Serving Those Who Serve
Andrew Montes ’15 remembers the cold, dreary winter afternoon at Kunsan Air Base, South Korea, in 2010 when the care packages arrived. Boxes containing handwritten notes and drawings from school children, Christmas cards from neighbors and strangers alike, warm socks, and an assortment of candy and snacks brightened the day and made Montes even more grateful for his hometown of Azusa. He shared the contents with his fellow servicemen and women and posted the cards and notes of support in a common area so all could benefit from the encouraging words. “Just knowing I had everyone back home thinking of me made all the difference in the world,” said Montes. “It demonstrated what I love most about Azusa—the people.”
The Montes family’s roots run deep in the city, with three generations calling Azusa home. “My grandparents, parents, and extended family all live here,” said Montes. “In fact, Azusa Mayor Joseph Rocha was my mother’s sixth grade teacher.” Montes’ dad coached him in baseball and served as the league vice president, constantly modeling the value of hard work and sacrifice—traits learned from his father, Andrew’s grandfather, Bacilio, a veteran who served during the Korean War. While Bacilio made it home from the war, six others from Azusa did not. The Veterans’ Memorial Monument in front of City Hall honors their sacrifice, and each July, residents gather there for the Korean War Armistice Day Ceremony to thank veterans and share yellow roses in remembrance of those who gave their lives. This enduring commitment to veterans and servicemembers defines the heart of the city, according to Mayor Rocha. “Freedom is not free,” said Rocha. “Life as we know it is only possible because of our servicemen and women.”
The city’s strong support of its military men and women and the courage of his own ancestors affirmed Montes’ decision to enlist in the U.S. Air Force upon graduating from Azusa High School in 2006. He deployed to Iraq in 2007 during Operation Iraqi Freedom, facing the harsh realities of combat when the U.S. moved to secure and protect critical areas of Baghdad and Al Abner Province. After Montes completed his tour in Iraq, the Air Force sent him on a peacekeeping mission in South Korea, more than 50 years after the Korean War, which proved a poignant end to his military career. Montes returned to Azusa a hometown hero who downplayed his service and focused on his new mission––to use his experiences to help others.
The support Montes received from his family, friends, and community helped ease his transition to civilian life. “Not everyone is that fortunate,” Montes said. “I personally know veterans who struggled when they returned home with post-traumatic stress disorder (PTSD), homelessness, substance abuse, and marriage and family conflicts.” The U.S. Department of Veterans Affairs reports that 10 to 18 percent of veterans who served in the Iraq and Afghanistan wars face PTSD, and returning troops experience depression and engage in excessive drinking and substance abuse at higher levels than the general population.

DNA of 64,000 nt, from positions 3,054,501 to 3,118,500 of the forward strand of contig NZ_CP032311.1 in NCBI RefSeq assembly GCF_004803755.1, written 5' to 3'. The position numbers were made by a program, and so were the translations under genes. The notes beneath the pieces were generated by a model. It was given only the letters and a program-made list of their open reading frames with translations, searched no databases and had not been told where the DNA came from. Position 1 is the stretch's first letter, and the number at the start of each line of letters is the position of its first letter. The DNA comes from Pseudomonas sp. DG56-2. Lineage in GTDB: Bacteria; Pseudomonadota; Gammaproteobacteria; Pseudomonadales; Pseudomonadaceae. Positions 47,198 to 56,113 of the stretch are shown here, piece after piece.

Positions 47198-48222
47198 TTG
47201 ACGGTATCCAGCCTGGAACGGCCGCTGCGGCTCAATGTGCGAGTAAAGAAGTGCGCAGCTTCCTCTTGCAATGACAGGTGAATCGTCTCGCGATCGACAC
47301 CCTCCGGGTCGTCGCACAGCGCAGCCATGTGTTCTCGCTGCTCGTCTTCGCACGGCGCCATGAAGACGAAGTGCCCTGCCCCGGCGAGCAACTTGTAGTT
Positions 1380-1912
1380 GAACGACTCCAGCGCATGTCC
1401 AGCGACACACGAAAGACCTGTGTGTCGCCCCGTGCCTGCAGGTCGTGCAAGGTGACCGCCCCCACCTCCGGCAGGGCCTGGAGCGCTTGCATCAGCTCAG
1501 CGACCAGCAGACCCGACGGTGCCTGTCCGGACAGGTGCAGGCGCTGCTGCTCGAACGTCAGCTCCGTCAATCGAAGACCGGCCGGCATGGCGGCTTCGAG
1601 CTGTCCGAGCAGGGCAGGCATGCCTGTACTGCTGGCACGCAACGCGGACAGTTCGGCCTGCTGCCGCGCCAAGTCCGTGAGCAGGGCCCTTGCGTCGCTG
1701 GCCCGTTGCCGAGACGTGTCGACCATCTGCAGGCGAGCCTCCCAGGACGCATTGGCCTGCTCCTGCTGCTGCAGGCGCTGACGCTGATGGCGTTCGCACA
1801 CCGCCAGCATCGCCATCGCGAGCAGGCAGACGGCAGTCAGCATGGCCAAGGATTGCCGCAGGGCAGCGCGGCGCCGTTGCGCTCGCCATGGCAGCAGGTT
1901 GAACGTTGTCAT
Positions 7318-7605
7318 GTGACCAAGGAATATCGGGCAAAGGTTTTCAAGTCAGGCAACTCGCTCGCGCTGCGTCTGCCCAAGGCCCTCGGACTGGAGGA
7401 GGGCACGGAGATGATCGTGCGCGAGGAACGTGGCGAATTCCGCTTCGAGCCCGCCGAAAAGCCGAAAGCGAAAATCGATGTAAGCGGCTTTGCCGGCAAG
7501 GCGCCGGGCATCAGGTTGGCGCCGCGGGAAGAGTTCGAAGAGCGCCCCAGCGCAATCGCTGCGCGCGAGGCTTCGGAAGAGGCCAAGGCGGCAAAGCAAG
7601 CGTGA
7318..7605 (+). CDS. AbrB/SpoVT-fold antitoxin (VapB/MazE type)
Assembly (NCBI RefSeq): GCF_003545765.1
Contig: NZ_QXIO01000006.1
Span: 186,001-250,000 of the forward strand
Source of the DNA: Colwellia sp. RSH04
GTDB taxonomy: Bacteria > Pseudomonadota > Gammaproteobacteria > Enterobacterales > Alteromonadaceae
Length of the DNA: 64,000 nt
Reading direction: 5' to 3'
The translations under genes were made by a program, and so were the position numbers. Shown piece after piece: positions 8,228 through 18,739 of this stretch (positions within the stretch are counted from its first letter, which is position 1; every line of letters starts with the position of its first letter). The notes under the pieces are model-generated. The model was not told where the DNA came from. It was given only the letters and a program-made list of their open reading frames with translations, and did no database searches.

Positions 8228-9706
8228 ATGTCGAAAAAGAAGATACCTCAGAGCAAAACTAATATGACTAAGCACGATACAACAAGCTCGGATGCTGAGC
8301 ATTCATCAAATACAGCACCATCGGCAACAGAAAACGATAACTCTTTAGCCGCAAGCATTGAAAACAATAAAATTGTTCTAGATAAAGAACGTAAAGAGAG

Given these dismal statistics, Montes aspired to pursue a career where he could assist veterans in need and sought the advice of his older brother Jesse, MSW ’10, to help him define a path forward. “I see my brother as a role model,” he said. “Through his work as a licensed clinical social worker at a California state hospital, Jesse makes a positive impact on the lives of his clients who battle mental illness. He attributes his success to hard work and the education he received at APU.” Montes decided to follow in his brother’s footsteps and enroll at APU as a social work major. “My experience was just as Jesse said it would be,” Montes said. “I benefited from small class sizes, supportive faculty and staff, and a strong social work program that helps students prepare for this challenging field.”
After graduating with his Bachelor of Social Work in May 2015, Montes chose to continue his education in APU’s Master of Social Work program, securing a competitive 500-hour internship beginning fall 2015 with the VA Loma Linda Healthcare System, which provides services to more than 67,000 veterans in San Bernardino and Riverside counties. As a social work intern, Montes will assist veterans seeking mental health services.
“I believe Andrew will connect and empathize with his veteran clients in ways that other social workers cannot,” said Rukshan Fernando, Ph.D., associate dean, School of Behavioral and Applied Sciences. “The knowledge and competencies he learned from his BSW and MSW programs, coupled with his military experience, equip him to validate and help navigate the personal, educational, and professional challenges veterans face when they return to civilian life.”
Active duty may be behind him, but for Montes, this new chapter of service is just beginning.
Posted: February 26, 2016